How to Handle Rude Dog Owners

No matter how hard most of us try to be responsible dog people, there are a few who ruin it for everybody.

Not picking up after their dog, allowing their dog to run off-leash in an on-leash area and rushing up for greetings without asking first are obnoxious. Here’s how to handle three of the rudest dog owner behaviors.

Off-leash in an on-leash park

Bad behavior in public places makes it much harder for communities to expand dog-friendly services. Letting dogs run loose in on-leash areas is one of those problematic behaviors. Dogs who rush up to picnickers, on-leash dogs, pedestrians and cyclists besmirch the reputation of well-behaved dogs and result in fewer areas becoming dog-friendly. How to handle it: give the dog owner the benefit of the doubt. Assume they don’t know that it’s an on-leash area. Start nicely, “Your dog seems so friendly! Unfortunately (point to sign), this is an on-leash park. I bet he’ll have just as much fun leashed, or I’m happy to recommend my favorite dog park.”

No picking up

This should go without saying. It should, but not a walk goes by without my dogs discovering lots of left-behind piles. If you catch someone in the act of leaving their dog’s pile, dash over, bag in hand, giant smile plastered on your face. “I hate when I run out of poop bags! But, don’t worry! I have an extra one for you!” Hand over the bag, and chat while the owner picks up. If you don’t see the actual act happening and you come across left behind poop, consider scooping it. Sure, it’s not your responsibility, but pet messes deter restaurants, communities and parks from becoming dog friendly. Think of it as helping the greater good.

“Oh, he’s friendly!”

You and your pup are trying to wait calmly in the vet’s lobby. Or perhaps you’re hiking along peacefully. And here he comes. You know this dog, the grinning, pushy, slobbery, exuberant freight train shoving his nose into your dog’s face before you can say, “Off!” Inevitably, as you’re trying to manage your dog and figure out where the heck this rowdy rover came from, someone shouts, “Oh, he’s friendly!”

You have a couple choices here. If you have a super stable dog who tolerates this type of rough, pushy behavior, consider simply walking your dog calmly away from the fray and allow the distant owner to collect his pup. If, on the other hand, your dog dislikes this type of behavior or if your dog is a reactive pup like mine, the best option is to shout, “Mine’s not!” It may or may not be true, but it’ll snap the oblivious owner to attention quickly. This applies to all unaware dog walkers who are busily chatting or texting away while little Fluffy ping-pongs around the neighborhood. Never hesitate to shout that your dog is unfriendly—whether it’s true or not—to get a distracted owner’s attention.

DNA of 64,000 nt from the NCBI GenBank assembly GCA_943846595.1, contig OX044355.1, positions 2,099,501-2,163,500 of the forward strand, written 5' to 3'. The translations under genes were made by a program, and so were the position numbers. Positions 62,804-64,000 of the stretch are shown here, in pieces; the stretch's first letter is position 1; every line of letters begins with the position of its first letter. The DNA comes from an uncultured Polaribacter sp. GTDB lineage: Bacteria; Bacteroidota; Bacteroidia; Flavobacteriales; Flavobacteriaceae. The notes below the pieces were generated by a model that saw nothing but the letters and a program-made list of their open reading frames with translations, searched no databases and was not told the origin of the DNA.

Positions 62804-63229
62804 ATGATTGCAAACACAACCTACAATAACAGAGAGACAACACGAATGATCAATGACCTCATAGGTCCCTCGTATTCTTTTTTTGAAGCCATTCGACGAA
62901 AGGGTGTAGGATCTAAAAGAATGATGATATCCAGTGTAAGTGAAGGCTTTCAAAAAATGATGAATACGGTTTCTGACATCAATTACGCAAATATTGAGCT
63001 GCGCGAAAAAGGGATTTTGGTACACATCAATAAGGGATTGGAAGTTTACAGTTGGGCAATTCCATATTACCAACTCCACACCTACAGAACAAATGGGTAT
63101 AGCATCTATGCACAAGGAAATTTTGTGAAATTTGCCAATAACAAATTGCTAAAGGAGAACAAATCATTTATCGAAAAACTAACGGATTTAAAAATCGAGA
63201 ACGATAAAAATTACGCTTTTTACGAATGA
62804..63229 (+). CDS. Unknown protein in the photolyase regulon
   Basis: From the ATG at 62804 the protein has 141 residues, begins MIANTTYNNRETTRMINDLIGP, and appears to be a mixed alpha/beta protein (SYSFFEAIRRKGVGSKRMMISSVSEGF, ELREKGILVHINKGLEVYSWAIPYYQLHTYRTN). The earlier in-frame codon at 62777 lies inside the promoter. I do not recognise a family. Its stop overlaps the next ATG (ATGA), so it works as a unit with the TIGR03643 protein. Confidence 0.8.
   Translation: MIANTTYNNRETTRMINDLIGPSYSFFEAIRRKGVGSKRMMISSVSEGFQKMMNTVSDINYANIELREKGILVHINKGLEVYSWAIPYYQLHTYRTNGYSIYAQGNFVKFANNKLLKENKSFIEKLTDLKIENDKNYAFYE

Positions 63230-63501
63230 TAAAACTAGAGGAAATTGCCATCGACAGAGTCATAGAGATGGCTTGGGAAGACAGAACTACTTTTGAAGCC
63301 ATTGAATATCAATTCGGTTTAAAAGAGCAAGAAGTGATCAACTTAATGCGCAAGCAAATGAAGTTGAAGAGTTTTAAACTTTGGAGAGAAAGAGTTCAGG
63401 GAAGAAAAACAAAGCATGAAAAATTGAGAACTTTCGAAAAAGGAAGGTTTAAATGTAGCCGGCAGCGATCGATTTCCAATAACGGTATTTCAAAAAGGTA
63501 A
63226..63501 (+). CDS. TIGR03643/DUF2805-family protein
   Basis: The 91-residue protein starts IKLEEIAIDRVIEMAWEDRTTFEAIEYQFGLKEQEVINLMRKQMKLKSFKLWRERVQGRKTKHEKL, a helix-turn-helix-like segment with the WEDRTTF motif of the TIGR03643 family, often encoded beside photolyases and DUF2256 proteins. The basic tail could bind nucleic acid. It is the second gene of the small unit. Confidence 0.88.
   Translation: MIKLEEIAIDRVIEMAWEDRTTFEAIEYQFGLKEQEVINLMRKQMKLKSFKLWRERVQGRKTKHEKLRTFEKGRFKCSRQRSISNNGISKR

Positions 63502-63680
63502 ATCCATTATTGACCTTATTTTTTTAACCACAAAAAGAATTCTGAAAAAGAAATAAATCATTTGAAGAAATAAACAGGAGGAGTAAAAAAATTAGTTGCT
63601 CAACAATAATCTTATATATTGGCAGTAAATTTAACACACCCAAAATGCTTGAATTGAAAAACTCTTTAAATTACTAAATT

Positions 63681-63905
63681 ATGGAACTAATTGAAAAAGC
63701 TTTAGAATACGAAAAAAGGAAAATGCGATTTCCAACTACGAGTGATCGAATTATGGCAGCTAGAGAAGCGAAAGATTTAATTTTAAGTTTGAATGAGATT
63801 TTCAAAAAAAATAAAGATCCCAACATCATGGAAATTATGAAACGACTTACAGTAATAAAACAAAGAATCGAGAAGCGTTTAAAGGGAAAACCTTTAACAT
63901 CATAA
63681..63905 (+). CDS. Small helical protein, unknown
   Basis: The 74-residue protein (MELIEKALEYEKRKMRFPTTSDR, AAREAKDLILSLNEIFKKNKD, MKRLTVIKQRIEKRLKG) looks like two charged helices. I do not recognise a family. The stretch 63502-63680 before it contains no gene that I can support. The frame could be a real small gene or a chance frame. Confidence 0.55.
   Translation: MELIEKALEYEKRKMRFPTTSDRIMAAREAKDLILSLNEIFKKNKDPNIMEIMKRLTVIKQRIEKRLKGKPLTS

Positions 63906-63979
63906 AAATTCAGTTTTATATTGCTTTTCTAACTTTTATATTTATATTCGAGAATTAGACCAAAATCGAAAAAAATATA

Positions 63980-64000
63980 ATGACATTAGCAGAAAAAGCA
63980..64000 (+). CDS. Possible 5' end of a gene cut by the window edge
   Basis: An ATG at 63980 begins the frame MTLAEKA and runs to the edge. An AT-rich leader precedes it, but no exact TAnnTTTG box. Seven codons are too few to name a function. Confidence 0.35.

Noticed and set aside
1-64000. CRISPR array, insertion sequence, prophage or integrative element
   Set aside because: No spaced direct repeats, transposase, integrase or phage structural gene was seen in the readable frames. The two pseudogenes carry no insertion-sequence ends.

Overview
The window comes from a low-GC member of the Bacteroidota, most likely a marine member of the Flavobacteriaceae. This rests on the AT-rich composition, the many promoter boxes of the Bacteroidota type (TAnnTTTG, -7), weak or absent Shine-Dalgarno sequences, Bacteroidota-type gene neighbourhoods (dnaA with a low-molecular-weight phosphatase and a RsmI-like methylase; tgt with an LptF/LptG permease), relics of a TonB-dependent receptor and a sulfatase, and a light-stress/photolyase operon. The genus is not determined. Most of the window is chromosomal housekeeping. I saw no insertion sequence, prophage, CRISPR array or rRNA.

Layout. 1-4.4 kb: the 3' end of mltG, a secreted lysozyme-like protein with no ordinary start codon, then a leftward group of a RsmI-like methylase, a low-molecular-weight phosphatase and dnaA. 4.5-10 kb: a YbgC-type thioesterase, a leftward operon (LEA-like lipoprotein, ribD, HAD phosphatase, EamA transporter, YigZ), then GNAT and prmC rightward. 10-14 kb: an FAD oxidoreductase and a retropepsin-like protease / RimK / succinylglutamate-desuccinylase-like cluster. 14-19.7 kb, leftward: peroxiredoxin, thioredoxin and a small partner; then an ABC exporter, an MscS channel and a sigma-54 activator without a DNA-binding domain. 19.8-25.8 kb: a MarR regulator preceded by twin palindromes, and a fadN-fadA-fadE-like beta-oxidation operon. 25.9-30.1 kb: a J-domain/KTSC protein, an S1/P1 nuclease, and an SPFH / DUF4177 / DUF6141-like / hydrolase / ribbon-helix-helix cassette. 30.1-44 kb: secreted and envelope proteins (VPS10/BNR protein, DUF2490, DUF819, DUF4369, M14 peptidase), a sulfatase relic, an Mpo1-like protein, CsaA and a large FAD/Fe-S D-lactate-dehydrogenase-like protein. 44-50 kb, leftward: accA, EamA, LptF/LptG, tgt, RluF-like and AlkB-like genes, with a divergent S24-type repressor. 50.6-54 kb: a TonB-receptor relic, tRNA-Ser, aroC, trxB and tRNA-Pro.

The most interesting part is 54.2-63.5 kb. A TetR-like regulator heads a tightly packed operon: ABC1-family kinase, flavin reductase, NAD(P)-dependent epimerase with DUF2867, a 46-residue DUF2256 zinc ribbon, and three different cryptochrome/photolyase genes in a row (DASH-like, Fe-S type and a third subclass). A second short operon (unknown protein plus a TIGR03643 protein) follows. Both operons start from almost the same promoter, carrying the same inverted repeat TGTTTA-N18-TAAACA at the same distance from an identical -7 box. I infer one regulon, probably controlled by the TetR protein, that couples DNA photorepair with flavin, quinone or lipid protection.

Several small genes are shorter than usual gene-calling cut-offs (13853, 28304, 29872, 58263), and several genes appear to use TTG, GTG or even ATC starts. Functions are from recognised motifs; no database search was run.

If the other owner is confrontational, simply remove yourself and your dog from the situation as quickly and safely as possible. Err on the side of kindness and giving the benefit of the doubt, but never put you or your dog at risk. Ultimately, safety is more important than dealing with rudeness.

Meet the Author: Maggie Marton

Maggie is a writer and author, whose first book, Clicker Dog Training: The Better Path to a Well-Behaved Pup was published by Open Air Publishing. When she's not writing (or reading books about grammar), she teaches writing courses to college students and professionals who want to nail down the basics of communication. Outside of work, she hikes, throws dinner parties, plays with her three dogs and cat, and travels as much as possible.

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